In April, the city of South Burlington, Vt., issued what is considered the first property deed using blockchain technology. The effort was little more than a pilot project that mostly involved the company which provides mobile and Web-based property transactions. But the transaction has been heralded as a first and a glimpse of government’s future in which information can be stored and exchanged by a network of computers, without a centralized host. Often referred to as decentralized ledger, blockchain makes it nearly impossible to alter or hack the data.
But was this a breakthrough moment as some have thought, or was it another example of what has become the latest in a string of tests and experiments using blockchain that has generated lots of hype but little in the way of practical, widely used applications? It’s not a trivial question. Blockchain advocates believe the technology will be the next big disrupter in business and government. Dissenters see blockchain as a solution in search of a problem that will generate little in the way of transformation.
Blockchain got its start in 2008 when a person named Satoshi Nakamoto wrote a white paper that described a peer-to-peer version of electronic cash known as bitcoin. In order for the digital, cryptocurrency to work, it needed a system of trust. That turned out to be blockchain, a process in which information about the currency can’t be altered thanks to its unique transparency using time stamps that record each transaction, all of which is stored securely on a decentralized network of computers.
But blockchain could also help governments build trust in citizens by creating verifiable land registries to resolve property disputes, and it could protect sensitive data by reducing single-point-of-failure risk, according to the report.
But pilot projects don’t necessarily mean a groundswell of change is about to happen. A close reading of articles on blockchain reveal tests, experiments and prototype uses; nowhere is there a killer app for blockchain in widespread use. Even that 15 percent figure for financial institutions is somewhat misleading; the majority of banks that use the technology are testing its capabilities, not deploying it.
Similarly, skeptics have pointed out that many of the problems that have been suggested as solutions for blockchain can be readily solved with existing databases. Others wonder if the rush to use blockchain as a replacement for legacy processes — from voting to property deed transactions — could end up disrupting old systems before the new technology has been proven to be reliable.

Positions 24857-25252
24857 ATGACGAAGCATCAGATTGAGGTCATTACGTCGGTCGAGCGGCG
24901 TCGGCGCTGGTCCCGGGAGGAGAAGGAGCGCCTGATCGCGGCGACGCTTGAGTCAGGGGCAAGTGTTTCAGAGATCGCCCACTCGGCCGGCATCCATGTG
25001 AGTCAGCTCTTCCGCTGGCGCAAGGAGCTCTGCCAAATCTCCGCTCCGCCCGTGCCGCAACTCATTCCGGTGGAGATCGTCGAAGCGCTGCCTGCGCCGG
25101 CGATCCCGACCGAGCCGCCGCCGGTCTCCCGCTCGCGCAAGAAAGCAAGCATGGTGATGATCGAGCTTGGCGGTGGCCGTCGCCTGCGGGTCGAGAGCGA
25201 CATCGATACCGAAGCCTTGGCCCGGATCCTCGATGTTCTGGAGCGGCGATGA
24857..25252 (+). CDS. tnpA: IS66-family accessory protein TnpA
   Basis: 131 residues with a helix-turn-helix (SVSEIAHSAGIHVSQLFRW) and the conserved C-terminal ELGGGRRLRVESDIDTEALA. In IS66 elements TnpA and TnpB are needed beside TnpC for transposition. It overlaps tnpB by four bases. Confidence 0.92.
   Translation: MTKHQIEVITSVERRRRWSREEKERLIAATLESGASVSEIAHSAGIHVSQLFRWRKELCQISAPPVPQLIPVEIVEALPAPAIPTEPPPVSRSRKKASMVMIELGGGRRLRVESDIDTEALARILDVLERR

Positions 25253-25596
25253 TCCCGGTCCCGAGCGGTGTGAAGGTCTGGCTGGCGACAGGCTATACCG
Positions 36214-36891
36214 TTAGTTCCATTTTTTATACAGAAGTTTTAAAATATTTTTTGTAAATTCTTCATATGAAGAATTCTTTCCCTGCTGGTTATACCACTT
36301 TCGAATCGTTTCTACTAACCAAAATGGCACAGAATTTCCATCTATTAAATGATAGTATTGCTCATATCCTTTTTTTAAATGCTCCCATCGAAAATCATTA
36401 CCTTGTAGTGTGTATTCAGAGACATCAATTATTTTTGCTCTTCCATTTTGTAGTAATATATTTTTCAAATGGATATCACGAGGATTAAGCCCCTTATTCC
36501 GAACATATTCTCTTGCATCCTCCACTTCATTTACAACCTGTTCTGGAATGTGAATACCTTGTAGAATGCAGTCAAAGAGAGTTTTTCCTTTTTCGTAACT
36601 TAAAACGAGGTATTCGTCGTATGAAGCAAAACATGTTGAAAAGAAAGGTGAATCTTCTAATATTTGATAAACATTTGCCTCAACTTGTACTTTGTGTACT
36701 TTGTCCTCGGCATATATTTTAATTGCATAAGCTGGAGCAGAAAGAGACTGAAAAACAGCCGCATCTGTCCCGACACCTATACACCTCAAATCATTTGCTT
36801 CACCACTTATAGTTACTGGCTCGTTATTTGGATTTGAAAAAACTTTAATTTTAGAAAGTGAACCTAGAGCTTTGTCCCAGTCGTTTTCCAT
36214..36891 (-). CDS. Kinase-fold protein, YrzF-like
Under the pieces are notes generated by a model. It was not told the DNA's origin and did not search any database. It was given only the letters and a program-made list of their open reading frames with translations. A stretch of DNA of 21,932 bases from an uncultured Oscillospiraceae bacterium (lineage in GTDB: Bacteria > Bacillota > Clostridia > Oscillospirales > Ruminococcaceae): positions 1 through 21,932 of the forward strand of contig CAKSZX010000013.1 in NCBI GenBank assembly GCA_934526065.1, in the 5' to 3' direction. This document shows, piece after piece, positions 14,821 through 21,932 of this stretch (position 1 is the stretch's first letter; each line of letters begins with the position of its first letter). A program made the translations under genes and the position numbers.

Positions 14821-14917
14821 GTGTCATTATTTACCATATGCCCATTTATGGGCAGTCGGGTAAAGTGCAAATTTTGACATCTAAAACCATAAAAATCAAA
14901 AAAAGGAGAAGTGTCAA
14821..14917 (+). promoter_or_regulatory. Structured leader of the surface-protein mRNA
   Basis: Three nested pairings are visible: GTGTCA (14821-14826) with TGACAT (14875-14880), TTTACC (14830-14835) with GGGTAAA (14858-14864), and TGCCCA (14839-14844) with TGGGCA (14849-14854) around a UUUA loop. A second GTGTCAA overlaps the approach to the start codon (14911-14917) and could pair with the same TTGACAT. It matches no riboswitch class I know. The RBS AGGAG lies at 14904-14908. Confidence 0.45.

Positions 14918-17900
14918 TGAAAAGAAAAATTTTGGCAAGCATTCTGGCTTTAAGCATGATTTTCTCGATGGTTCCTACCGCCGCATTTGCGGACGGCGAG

“Somebody needs to ask the question: ‘Is it actually better? Is it measurably better?’” Angela Walch, a research fellow at the Center for Blockchain Technology at University College London, told The New York Times.
Twenty-five years ago, local governments thought they had discovered a killer app. Called the “24-hour city hall,” it was a kiosk that merged together a variety of new technologies — from touchscreens and microprocessors to low cost databases and emerging networking protocols — to create government in a box. Citizens would be able to carry out a number of routine transactions, from paying parking tickets to responding to quick survey questions, essentially handling just about anything that took place at a city clerk’s front desk. It would be like bank ATMs, only better.
Kiosk enthusiasts were sure the technology would transform local government and usher in a new era of customer service. But it didn’t happen. The technology never lived up to its optimistic billing and the kiosk concept quietly went away. Times have changed, of course. Technology is far more advanced and blockchain is going through a wide variety of tests and experiments across a range of industries and in the public sector.
But it wouldn’t hurt to be cautious about the hype, especially for state and local governments, where prudent investing in technology is expected and disruptive technologies can be challenging. Unintended consequences can be far more damaging in government than in the private sector, so let the testing continue.